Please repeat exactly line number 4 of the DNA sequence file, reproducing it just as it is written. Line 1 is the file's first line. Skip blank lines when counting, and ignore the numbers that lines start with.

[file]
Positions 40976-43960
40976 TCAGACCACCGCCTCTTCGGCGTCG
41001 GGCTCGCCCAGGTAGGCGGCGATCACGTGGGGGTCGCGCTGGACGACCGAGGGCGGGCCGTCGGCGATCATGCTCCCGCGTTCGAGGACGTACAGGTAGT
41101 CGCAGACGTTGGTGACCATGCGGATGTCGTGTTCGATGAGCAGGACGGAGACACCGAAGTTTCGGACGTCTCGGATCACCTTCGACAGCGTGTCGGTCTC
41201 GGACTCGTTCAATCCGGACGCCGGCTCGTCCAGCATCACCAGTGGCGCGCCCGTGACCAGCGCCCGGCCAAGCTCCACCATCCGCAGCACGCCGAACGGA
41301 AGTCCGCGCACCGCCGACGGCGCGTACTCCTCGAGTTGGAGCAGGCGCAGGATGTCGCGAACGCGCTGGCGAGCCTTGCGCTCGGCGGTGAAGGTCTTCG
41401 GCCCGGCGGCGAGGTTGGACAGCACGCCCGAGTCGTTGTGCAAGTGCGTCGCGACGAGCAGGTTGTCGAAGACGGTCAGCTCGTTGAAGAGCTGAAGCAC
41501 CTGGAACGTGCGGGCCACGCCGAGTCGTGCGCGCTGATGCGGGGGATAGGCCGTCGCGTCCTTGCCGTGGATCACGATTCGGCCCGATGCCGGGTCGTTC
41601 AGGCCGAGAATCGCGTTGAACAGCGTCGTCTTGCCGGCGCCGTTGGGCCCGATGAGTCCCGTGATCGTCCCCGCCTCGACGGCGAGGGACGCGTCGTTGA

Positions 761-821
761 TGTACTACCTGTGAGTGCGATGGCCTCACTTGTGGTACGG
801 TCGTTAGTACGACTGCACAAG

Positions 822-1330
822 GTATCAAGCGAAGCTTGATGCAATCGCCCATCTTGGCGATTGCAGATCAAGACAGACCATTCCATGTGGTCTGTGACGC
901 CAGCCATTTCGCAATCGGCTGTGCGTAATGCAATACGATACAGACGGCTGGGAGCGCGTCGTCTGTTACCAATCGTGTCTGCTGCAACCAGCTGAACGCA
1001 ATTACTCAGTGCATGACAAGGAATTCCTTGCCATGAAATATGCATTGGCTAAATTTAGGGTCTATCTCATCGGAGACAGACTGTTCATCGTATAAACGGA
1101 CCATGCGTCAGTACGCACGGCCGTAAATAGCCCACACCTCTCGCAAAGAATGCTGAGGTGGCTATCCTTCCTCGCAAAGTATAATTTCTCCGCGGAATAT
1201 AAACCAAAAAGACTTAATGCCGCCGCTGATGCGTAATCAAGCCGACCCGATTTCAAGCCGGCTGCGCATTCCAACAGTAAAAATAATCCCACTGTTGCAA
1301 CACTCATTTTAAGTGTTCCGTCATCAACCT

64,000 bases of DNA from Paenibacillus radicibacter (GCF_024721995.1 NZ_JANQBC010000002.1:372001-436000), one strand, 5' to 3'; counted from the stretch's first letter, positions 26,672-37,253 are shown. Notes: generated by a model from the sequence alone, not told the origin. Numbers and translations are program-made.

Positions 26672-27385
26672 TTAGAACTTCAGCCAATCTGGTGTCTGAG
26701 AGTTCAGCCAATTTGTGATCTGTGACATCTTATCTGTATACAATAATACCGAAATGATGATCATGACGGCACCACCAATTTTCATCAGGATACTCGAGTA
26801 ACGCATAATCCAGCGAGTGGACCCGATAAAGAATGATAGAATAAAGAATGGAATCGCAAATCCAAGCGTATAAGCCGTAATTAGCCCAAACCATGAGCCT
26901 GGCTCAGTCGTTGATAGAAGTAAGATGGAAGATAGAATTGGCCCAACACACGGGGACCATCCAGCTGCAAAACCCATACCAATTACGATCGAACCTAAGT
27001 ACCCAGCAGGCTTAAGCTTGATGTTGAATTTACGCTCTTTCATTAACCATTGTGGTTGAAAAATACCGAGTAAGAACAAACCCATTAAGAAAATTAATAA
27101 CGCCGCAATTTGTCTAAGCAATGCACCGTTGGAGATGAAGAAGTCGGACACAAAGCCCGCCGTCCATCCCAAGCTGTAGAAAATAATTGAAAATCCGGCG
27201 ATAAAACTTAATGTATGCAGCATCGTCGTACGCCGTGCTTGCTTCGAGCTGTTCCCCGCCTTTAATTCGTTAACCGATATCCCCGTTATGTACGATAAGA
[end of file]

41101 CGCAGACGTTGGTGACCATGCGGATGTCGTGTTCGATGAGCAGGACGGAGACACCGAAGTTTCGGACGTCTCGGATCACCTTCGACAGCGTGTCGGTCTC